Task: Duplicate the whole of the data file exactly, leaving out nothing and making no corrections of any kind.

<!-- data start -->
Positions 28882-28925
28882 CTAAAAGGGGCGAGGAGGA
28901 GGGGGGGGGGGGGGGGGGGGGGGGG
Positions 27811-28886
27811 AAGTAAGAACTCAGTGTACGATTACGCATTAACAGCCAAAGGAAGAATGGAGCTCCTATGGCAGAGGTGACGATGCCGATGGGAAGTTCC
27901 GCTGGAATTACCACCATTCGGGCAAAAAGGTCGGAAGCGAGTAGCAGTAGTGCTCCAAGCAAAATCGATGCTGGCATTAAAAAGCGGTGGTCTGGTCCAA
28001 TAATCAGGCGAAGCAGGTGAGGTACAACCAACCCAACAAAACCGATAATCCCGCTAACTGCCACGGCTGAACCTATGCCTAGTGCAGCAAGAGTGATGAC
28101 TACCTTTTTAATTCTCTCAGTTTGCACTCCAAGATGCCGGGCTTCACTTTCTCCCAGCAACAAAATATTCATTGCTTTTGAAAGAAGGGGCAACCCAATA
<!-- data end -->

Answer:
Positions 28882-28925
28882 CTAAAAGGGGCGAGGAGGA
28901 GGGGGGGGGGGGGGGGGGGGGGGGG
Positions 27811-28886
27811 AAGTAAGAACTCAGTGTACGATTACGCATTAACAGCCAAAGGAAGAATGGAGCTCCTATGGCAGAGGTGACGATGCCGATGGGAAGTTCC
27901 GCTGGAATTACCACCATTCGGGCAAAAAGGTCGGAAGCGAGTAGCAGTAGTGCTCCAAGCAAAATCGATGCTGGCATTAAAAAGCGGTGGTCTGGTCCAA
28001 TAATCAGGCGAAGCAGGTGAGGTACAACCAACCCAACAAAACCGATAATCCCGCTAACTGCCACGGCTGAACCTATGCCTAGTGCAGCAAGAGTGATGAC
28101 TACCTTTTTAATTCTCTCAGTTTGCACTCCAAGATGCCGGGCTTCACTTTCTCCCAGCAACAAAATATTCATTGCTTTTGAAAGAAGGGGCAACCCAATA